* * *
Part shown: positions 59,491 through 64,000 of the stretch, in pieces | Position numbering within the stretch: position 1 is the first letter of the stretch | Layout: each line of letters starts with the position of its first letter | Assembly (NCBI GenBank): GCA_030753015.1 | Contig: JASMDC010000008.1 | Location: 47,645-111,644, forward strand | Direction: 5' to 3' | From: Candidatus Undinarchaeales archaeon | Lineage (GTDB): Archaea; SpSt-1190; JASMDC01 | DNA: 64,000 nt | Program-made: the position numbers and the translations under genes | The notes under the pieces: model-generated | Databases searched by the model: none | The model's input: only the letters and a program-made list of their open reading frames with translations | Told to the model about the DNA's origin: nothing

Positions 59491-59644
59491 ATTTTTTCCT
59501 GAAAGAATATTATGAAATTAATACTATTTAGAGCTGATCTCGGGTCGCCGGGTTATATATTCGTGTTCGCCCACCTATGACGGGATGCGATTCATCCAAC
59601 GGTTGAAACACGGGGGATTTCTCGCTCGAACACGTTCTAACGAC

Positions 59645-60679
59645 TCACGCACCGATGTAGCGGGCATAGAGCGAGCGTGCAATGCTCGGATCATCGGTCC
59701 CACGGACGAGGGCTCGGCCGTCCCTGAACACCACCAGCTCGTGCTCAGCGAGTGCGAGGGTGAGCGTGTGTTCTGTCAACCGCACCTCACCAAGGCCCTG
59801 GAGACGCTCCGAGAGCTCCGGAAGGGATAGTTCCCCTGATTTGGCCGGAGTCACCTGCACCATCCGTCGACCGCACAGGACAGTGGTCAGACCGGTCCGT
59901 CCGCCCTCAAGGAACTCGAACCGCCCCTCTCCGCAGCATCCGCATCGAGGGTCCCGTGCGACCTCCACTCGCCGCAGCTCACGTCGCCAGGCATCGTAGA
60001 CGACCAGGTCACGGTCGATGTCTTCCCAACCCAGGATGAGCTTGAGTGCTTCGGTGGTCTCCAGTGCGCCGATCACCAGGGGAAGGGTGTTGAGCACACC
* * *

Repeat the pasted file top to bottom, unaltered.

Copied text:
Part shown: positions 59,491 through 64,000 of the stretch, in pieces | Position numbering within the stretch: position 1 is the first letter of the stretch | Layout: each line of letters starts with the position of its first letter | Assembly (NCBI GenBank): GCA_030753015.1 | Contig: JASMDC010000008.1 | Location: 47,645-111,644, forward strand | Direction: 5' to 3' | From: Candidatus Undinarchaeales archaeon | Lineage (GTDB): Archaea; SpSt-1190; JASMDC01 | DNA: 64,000 nt | Program-made: the position numbers and the translations under genes | The notes under the pieces: model-generated | Databases searched by the model: none | The model's input: only the letters and a program-made list of their open reading frames with translations | Told to the model about the DNA's origin: nothing

Positions 59491-59644
59491 ATTTTTTCCT
59501 GAAAGAATATTATGAAATTAATACTATTTAGAGCTGATCTCGGGTCGCCGGGTTATATATTCGTGTTCGCCCACCTATGACGGGATGCGATTCATCCAAC
59601 GGTTGAAACACGGGGGATTTCTCGCTCGAACACGTTCTAACGAC

Positions 59645-60679
59645 TCACGCACCGATGTAGCGGGCATAGAGCGAGCGTGCAATGCTCGGATCATCGGTCC
59701 CACGGACGAGGGCTCGGCCGTCCCTGAACACCACCAGCTCGTGCTCAGCGAGTGCGAGGGTGAGCGTGTGTTCTGTCAACCGCACCTCACCAAGGCCCTG
59801 GAGACGCTCCGAGAGCTCCGGAAGGGATAGTTCCCCTGATTTGGCCGGAGTCACCTGCACCATCCGTCGACCGCACAGGACAGTGGTCAGACCGGTCCGT
59901 CCGCCCTCAAGGAACTCGAACCGCCCCTCTCCGCAGCATCCGCATCGAGGGTCCCGTGCGACCTCCACTCGCCGCAGCTCACGTCGCCAGGCATCGTAGA
60001 CGACCAGGTCACGGTCGATGTCTTCCCAACCCAGGATGAGCTTGAGTGCTTCGGTGGTCTCCAGTGCGCCGATCACCAGGGGAAGGGTGTTGAGCACACC